Ten-Minute Blog Break - 24th March

Something I love about our marvellous SCBWI bloggers is the sheer breadth of topics they cover. Where else would you get to read about virtual Easter egg hunts, performing hamsters and book chapter biscuits all in the same column?

The inspirational surprise of the week for me was this blog post by Julie Day. Talk about making lemons into lemonade - Julie only had one person turn up for her library talk on how to get discovered as an author, and yet she took the opportunity to turn it into a one-to-one coaching session :-)

Easter is almost upon us, so what better than an Easter egg hunt in aid of UKYA? Teri Terry takes to Notes from the Slushpile to explain how the "blog hop" works. There are so many SCBWI YA writers taking part that I can't list them all here, so get hopping!

I'm loving Sarah Broadley's new site design, and her post on middle grade writing is just as good. Click through for lots of useful info condensed from a Scottish Book Trust event on writing for children aged 8-12.

Hamsters! (bet that got your attention). Loretta Schauer's picture book hamsters are having something of a story crisis - read Loretta's post for Big Little Tales and see if you can help her.

The Carnegie Medal shortlist was unveiled last week, and I wasn't on it again, due to some trifling technicality*. Nicki Thornton's post for Space on the Bookshelf doesn't address that scandalous oversight, but she does cover most of the other bases as she interviews Dawn Finch - CILIP Vice President and children's author - about a life in libraries and the Carnegie process.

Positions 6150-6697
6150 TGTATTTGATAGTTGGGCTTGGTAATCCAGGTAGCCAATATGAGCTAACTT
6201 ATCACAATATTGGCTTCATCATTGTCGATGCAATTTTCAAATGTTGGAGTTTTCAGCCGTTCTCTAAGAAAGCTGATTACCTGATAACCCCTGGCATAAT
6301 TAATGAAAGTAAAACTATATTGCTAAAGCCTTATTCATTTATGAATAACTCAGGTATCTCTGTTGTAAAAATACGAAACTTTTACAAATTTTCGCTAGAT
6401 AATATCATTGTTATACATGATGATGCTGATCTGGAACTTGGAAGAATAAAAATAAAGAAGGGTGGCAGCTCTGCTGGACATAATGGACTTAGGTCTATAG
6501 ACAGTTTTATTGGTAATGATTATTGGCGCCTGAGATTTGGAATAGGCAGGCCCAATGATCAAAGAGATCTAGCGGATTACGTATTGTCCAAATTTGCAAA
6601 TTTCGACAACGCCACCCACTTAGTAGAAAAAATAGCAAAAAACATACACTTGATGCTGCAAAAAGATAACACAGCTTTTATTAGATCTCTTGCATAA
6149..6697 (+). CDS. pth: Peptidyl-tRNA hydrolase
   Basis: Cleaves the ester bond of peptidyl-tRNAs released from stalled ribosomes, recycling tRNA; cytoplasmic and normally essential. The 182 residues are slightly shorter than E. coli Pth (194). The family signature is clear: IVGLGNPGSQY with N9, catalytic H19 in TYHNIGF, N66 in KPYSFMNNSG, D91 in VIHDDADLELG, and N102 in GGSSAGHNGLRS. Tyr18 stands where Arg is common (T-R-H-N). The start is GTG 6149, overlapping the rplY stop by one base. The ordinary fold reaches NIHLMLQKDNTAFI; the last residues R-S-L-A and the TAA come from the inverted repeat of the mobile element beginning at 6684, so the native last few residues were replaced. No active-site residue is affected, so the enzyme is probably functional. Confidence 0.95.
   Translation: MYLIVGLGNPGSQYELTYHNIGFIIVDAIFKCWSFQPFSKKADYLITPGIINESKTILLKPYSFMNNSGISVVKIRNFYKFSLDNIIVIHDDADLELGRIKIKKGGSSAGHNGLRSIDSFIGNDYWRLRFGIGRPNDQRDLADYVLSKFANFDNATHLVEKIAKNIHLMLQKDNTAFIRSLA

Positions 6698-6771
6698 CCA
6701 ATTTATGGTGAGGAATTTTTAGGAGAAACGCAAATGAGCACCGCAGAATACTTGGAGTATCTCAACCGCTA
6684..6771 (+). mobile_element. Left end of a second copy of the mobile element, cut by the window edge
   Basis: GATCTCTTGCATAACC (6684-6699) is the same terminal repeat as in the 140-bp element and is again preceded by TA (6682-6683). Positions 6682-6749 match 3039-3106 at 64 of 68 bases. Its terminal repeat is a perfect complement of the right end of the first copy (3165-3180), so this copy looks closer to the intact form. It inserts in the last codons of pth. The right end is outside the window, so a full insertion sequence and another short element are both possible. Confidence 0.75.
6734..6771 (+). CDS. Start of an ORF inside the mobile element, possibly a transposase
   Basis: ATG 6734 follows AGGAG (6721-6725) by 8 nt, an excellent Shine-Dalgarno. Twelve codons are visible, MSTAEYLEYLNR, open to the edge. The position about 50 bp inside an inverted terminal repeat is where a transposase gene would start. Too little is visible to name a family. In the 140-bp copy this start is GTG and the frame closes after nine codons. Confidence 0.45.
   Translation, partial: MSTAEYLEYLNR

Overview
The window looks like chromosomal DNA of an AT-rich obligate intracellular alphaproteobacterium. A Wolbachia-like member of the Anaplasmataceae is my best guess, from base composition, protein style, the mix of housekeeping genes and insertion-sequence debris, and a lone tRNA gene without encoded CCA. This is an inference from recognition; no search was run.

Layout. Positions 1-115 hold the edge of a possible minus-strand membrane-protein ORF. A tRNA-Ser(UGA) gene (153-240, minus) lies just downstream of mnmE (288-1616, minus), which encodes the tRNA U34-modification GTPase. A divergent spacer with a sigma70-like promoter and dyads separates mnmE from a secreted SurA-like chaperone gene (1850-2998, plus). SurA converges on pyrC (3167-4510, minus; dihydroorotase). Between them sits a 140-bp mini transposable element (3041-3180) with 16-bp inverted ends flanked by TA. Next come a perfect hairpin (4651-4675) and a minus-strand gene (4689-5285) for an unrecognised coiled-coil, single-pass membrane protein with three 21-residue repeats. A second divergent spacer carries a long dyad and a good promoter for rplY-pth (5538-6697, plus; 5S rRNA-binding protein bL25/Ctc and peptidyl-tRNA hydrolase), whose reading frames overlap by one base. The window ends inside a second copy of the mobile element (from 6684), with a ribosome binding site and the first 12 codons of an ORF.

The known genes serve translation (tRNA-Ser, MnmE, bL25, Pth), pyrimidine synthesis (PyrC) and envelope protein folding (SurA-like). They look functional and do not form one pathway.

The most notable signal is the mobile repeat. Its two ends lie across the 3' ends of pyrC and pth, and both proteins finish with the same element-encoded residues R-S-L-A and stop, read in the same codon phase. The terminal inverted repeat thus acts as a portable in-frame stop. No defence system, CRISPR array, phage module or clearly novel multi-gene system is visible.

As a writer, one of those things you discover when you finally get published is that you have to arrange your own book launch. I was at Abbie Rushton's launch for her debut YA novel Unspeakable and it was one of the most thoughtfully organised launches I've ever attended. Her publisher Atom obviously thought so too, because they've blogged about her launch on their own site. If only all publishers could be so attentive!


* i.e. not having actually published a book in the last year.
A SCBWI member since 2009, Nick Cross is a children's writer, Undiscovered Voices winner, occasional blogger, ex-zombie and part-time superhero for two hours every Wednesday evening (but only after putting the bins out).

He also writes children's short fiction for Stew Magazine.

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